Reasons and Ways to Bring Nature In

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Research is catching up to what most of us have known for a long time: we feel better when we spend time in nature. Scientifically-backed reasons  to spend time in nature bring us an impressive list:

  • Evidence shows spending time in nature, specifically where water is present for even greater effects, brings improved self-esteem and mood.

  • Walking in nature can improve short-term memory by as much as 20%.

  • Spending time in nature, which the researchers considered “natural aromatherapy,” helped improve immune response.

  • Walking through a forest reduces stress.

  • Spending a few days in a forest reduces inflammation and stress.

  • Nature has restorative benefits that helps us reduce or eliminate mental fatigue.

  • Outdoor activity can reduce the occurrence of myopia (nearsightedness) in children.

  • Walking outside helps concentration.

  • Exposure to nature can help restore higher mental processes such as attention, problem solving, inhibition and multi-tasking.

  • Spending time in nature has a correlation with longer life.

So, if spending time in nature is so incredibly good for our mental and physical health, let’s talk about some ways we can enhance our nature time by making a few tweaks and being more intentional about gifting our souls the nature-time we crave.

  1. Walk whenever possible, instead of driving.

  2. Plan time in your calendar to treat yourself to a beautiful forest, beach, lake or other natural vistas. Walk, breathe, notice the details around you. (Don’t bring your laptop along to get some work done, and put your phone on airplane mode if possible.)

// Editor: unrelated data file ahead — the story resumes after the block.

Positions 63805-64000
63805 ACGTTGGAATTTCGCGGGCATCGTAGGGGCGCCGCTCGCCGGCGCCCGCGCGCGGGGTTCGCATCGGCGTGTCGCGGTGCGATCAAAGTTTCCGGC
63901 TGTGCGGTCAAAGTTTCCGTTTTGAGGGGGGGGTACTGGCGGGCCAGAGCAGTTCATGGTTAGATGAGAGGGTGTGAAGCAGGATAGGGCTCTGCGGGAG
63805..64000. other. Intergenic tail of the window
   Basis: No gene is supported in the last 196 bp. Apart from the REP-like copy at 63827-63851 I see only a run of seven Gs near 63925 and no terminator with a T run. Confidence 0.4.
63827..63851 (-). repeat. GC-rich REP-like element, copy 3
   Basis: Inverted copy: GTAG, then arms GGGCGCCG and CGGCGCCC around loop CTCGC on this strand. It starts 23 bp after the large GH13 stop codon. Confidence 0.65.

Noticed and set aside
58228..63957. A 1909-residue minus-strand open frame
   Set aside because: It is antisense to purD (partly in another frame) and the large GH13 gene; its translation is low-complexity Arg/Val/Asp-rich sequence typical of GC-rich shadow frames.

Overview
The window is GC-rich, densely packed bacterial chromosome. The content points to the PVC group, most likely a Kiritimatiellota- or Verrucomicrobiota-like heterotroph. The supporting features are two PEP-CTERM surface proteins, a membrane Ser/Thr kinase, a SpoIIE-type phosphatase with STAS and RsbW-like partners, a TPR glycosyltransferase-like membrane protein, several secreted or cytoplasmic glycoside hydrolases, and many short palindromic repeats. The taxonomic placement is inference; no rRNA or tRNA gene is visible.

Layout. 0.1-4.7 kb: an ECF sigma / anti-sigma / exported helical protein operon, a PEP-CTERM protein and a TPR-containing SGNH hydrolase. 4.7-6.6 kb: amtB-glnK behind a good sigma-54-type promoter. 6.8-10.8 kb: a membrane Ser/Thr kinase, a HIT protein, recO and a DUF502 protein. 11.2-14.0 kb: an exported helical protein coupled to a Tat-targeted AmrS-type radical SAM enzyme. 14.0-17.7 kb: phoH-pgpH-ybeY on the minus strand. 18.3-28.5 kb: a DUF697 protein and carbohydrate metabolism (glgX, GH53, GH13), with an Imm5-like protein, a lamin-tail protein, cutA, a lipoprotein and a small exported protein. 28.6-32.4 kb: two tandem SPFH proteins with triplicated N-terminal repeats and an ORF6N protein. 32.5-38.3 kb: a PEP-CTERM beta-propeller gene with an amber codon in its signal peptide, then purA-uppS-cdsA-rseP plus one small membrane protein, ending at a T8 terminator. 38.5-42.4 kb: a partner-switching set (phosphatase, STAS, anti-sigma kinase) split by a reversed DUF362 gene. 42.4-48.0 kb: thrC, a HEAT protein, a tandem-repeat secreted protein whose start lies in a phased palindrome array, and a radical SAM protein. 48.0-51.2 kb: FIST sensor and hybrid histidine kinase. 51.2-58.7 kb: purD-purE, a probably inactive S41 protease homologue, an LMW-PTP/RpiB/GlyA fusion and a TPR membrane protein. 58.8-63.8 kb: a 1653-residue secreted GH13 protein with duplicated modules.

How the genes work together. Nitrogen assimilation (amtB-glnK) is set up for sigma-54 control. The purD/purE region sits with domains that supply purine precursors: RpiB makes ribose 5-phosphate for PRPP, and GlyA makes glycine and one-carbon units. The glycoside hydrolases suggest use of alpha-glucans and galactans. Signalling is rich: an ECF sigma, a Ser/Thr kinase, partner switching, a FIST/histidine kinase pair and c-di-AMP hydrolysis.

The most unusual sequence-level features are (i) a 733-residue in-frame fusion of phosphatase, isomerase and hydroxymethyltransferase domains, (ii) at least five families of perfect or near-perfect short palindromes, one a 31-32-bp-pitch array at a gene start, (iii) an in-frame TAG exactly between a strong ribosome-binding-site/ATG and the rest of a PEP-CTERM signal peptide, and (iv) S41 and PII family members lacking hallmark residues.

3. If you have a yard or a nearby park, take a blanket and read outside and soak in the fresh air.

  4. If you have to work indoors, set up a diffuser and diffuse pure essential oils – which bring nature in to you.

  5. Explore the parks near you; if you’re more adventurous, check out the state and/or national parks near you.

  6. Look at the night sky – preferably away from city lights so they don’t have to compete.

  7. Climb the biggest hill you can find.

  8. Go on a hike (bring your dog if you have one!)

  9. Do Yoga outside.

  10. Start gardening.

  11. Walk barefoot outside – there’s something about feeling grass or sand between your toes…

  12. Watch the sunrise and/or the sunset

  13. Admire the moon.

  14. Hang out in a hammock.

  15. Go boating – oh the breeze!

  16. Enjoy a cookout.

  17. Go fishing.

  18. Don’t forget awesome winter sports (although they are now two seasons away for many of us)

  19. Watch or participate in outdoor sporting events.

We’d love to hear from you – what are some of your favorite ways to connect with nature? Find us on Facebook, Twitter, and Instagram

Barton, J., Pretty, J. 2010. What is the best dose of nature and green exercise for improving mental health? A multi-study analysis. Environ Sci Technol, 15;44(10):3947-55.

Qing Li. 2010. Effect of forest bathing trips on human immune function. Environ Health Prev Med., 15(1): 9-17

Miyazaki, Y., Lee, J., Park, BJ., Tsunestsugu Y., Matsunaga, K. 2011. Preventive medical effects of nature therapy. Nihon Eiseigaku Zasshi 66(4):651-6.

Mao, GX., Lan, XG., Cao, YB., Chen, ZM., He, ZH., Lv, YD., Wang, YZ., Hu, XL., Wang, GF., Yan, J. 2012. Effects of short-term forst bathing on human health in a broad-leaved evergreen forest in Zhejiang Province, China. Biomed Environ Sci., 25(3):317-24.

Kaplan, S., 1995. The restorative benefits of nature: Toward an integrative framework. Journal of Environmental Psychology. 15(3):169-182

Rose, KA., Morgan, IG., Ip, J., Huynh, S., Smith, W., Mitchell, P. 2008. Outdoor activity reduces the prevalence of myopia in children. Opthalmology. 115(8):127

Taylor, A., Frances, EK. 2009. Children with attention deficits concentrate better after walk in the park. Journal of Attention Disorders. 12(5):402-409.

Atchley, RA., Strayer, DL., Atchley, P. 2012. Creativity in the wild: Improving creative reasoning through immersion in natural settings. PLoS ONE. 7(12: e51474

Maas J, Verheij RA, de Vries S, et al. 2009.Morbidity is related to a green living environment. Journal of Epidemiology & Community Health 63:967-973.